The independent association of additional virus detection (any positive PCR test) with overall mortality as a time-dependent variable through day 100 and a time-invariant variable between days 101 and 365 post-HCT was recapitulated in adjusted Cox models. The cumulative viral load AUC definition of virus detection was most consistently associated with overall mortality and NRM and will be the focus of these results. For each log10 copies/mL increase in the cumulative viral load AUC per patient, there was a 1.37 increased hazard for overall mortality through day 100 and a 1.04 increased hazard between days 101 and 365 (Figure 5A) in a model adjusted for age, underlying disease risk, HCT comorbidity index, conditioning regimen, acute GVHD grade (time dependent), and cumulative steroid dose AUC (time dependent). Other significant risk factors included age, acute GVHD grade 3 to 4, high-HCT comorbidity index score, high-risk disease, and the cumulative steroid dose AUC (data not shown). HCT type (ie, HLA matched, HLA mismatched, or cord blood) and antiviral use were not associated with overall mortality after accounting for other variables. Analyses using a weighted viral load AUC to account for differential viral loads per virus showed similar findings but were less interpretable in a clinical context (data not shown). Similar findings were demonstrated for NRM (data not shown).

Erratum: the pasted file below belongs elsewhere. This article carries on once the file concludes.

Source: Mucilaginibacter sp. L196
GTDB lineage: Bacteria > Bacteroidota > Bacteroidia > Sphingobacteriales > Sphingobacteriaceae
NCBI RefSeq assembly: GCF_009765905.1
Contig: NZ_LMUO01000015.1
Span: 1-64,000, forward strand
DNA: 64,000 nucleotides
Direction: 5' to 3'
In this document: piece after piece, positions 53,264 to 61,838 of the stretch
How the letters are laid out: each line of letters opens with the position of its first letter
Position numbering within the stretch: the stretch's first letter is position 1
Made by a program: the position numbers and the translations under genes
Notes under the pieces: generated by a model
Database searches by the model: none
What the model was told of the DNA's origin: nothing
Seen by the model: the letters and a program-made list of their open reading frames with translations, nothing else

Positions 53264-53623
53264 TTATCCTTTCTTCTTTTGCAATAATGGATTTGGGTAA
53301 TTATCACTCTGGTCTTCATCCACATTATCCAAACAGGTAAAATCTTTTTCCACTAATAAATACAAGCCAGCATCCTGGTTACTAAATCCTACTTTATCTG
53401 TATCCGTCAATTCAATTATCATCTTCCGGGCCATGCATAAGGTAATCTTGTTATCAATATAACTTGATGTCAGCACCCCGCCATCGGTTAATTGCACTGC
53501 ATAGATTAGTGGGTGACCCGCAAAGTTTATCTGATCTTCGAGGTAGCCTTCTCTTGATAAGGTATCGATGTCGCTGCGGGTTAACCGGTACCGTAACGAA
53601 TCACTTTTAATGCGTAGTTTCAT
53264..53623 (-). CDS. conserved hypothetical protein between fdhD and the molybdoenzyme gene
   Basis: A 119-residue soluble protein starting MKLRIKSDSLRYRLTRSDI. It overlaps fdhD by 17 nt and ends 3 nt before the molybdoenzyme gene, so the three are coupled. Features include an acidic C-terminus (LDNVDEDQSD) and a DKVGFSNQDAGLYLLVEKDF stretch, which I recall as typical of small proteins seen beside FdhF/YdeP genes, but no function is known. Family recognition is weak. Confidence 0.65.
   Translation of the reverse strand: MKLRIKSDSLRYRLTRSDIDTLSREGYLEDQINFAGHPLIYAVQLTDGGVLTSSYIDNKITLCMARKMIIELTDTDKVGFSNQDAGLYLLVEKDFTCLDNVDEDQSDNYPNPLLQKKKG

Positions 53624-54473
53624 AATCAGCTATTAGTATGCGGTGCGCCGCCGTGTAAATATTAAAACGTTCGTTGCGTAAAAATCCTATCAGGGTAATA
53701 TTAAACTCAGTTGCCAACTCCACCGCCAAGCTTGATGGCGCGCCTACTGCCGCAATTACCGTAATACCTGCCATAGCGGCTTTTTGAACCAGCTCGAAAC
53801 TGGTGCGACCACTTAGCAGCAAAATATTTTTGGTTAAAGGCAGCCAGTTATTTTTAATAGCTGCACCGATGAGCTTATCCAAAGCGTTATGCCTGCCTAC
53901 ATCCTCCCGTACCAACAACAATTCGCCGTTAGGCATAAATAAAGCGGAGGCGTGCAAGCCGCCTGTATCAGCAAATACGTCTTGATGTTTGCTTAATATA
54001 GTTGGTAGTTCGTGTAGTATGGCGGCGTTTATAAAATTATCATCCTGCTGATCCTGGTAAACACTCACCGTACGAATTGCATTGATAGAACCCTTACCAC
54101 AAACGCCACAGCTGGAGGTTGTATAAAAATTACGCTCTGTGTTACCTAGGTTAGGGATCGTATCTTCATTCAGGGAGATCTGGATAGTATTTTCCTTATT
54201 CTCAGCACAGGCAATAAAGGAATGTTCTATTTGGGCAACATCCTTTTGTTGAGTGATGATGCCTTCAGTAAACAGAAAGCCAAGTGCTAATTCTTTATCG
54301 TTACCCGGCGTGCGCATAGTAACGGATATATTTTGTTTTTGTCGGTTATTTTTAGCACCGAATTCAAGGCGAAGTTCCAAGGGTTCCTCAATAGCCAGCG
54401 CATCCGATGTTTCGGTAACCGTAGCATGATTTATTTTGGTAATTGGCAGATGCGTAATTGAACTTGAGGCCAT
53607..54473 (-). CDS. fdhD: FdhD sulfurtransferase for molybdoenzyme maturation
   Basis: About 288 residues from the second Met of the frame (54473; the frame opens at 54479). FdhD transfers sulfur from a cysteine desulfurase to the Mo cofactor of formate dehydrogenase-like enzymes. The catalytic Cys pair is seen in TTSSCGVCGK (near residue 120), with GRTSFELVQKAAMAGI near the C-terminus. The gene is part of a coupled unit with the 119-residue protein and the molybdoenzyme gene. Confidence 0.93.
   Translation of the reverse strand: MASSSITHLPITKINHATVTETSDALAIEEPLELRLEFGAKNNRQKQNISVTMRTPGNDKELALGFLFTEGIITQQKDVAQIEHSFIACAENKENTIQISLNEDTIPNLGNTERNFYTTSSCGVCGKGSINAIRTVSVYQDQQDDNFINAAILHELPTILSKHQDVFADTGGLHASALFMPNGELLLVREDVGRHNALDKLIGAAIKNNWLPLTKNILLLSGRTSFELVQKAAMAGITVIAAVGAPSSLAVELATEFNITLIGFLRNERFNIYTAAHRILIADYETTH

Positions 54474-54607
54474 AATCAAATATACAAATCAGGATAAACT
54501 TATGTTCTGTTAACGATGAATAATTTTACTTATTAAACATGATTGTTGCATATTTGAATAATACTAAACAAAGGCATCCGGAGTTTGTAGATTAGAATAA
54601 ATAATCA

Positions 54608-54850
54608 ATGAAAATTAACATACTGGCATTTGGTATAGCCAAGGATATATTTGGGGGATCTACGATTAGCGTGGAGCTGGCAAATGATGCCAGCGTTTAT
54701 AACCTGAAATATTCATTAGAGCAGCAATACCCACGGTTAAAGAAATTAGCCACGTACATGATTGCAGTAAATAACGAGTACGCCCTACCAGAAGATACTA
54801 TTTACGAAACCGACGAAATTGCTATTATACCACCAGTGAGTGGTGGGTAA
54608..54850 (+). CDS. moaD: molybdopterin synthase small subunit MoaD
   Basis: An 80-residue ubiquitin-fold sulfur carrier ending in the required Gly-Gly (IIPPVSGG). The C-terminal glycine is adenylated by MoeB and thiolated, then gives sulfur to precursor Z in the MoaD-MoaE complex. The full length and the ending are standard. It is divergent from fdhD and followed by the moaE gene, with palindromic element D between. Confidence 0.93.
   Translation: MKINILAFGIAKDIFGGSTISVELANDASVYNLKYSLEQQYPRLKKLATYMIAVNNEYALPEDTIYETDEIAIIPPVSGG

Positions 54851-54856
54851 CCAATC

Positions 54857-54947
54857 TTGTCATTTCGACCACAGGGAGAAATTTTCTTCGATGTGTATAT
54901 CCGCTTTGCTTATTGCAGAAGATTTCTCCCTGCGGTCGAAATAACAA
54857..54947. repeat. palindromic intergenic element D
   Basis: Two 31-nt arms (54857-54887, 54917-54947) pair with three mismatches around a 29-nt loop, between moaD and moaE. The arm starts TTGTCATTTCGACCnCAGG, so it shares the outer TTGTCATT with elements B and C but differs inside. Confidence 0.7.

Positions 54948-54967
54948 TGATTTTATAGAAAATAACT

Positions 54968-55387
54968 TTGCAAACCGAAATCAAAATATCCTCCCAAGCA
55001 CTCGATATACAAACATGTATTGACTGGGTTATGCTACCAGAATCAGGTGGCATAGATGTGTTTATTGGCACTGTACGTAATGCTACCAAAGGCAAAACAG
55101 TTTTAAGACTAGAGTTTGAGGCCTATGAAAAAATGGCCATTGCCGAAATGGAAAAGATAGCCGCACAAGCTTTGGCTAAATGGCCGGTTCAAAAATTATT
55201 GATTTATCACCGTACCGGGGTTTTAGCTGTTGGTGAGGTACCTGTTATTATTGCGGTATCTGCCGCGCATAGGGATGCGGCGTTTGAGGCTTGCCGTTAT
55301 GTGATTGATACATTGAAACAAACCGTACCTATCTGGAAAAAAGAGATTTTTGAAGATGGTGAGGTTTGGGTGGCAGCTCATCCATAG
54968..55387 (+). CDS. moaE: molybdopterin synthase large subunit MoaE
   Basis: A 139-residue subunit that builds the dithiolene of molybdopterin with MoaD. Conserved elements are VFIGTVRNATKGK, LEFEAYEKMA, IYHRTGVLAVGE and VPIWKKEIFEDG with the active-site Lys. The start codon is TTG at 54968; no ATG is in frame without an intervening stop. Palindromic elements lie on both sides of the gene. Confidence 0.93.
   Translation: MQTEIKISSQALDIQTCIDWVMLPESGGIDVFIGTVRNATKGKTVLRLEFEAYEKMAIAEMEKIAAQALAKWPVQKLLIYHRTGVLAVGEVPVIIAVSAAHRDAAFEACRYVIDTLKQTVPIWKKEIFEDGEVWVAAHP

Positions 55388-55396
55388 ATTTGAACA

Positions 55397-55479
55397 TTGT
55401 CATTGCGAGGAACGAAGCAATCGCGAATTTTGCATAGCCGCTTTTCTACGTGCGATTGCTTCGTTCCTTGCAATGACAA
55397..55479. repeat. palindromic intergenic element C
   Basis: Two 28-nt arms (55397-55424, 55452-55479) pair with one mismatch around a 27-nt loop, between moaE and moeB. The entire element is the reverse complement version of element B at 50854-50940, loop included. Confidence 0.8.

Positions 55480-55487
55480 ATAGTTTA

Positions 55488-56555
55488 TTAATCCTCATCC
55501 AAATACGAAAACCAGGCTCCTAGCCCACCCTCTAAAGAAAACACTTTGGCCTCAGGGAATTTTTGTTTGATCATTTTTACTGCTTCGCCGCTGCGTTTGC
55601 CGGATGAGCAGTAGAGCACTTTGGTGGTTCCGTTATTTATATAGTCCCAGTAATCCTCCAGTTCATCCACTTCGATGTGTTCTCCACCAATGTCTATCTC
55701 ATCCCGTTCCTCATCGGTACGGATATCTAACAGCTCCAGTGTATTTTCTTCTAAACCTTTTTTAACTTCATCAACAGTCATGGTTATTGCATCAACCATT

Figure 5.

Forest plot demonstrating the association of the cumulative viral load AUC with overall mortality from adjusted Cox models. (A) Models of the association of the cumulative viral load AUC with overall mortality in the entire cohort and among day-30 survivors with adjustment for immune reconstitution parameters. (B) Models that considered the effect of the cumulative viral load AUC within strata of acute GVHD to account for effect modification. In all models, viral detection was included as a time-dependent variable for overall mortality by day 100 and a time-invariant variable for overall mortality between day 101 and day 365 (because virus testing stopped at day 100). aAdjusted for age, HCT comorbidity index, underlying disease risk, conditioning regimen intensity, and acute GVHD (time dependent), and cumulative steroid dose AUC. bAdjusted for age, HCT comorbidity index, underlying disease risk, conditioning regimen intensity, and acute GVHD (time dependent), day 30 neutrophil engraftment, day 30 ALC < 200 cells/mm3, day 30 AMC < 300 cells/mm3, and cumulative steroid dose AUC. cAdjusted for age, HCT comorbidity index, conditioning regimen intensity, and underlying disease risk.

Figure 5.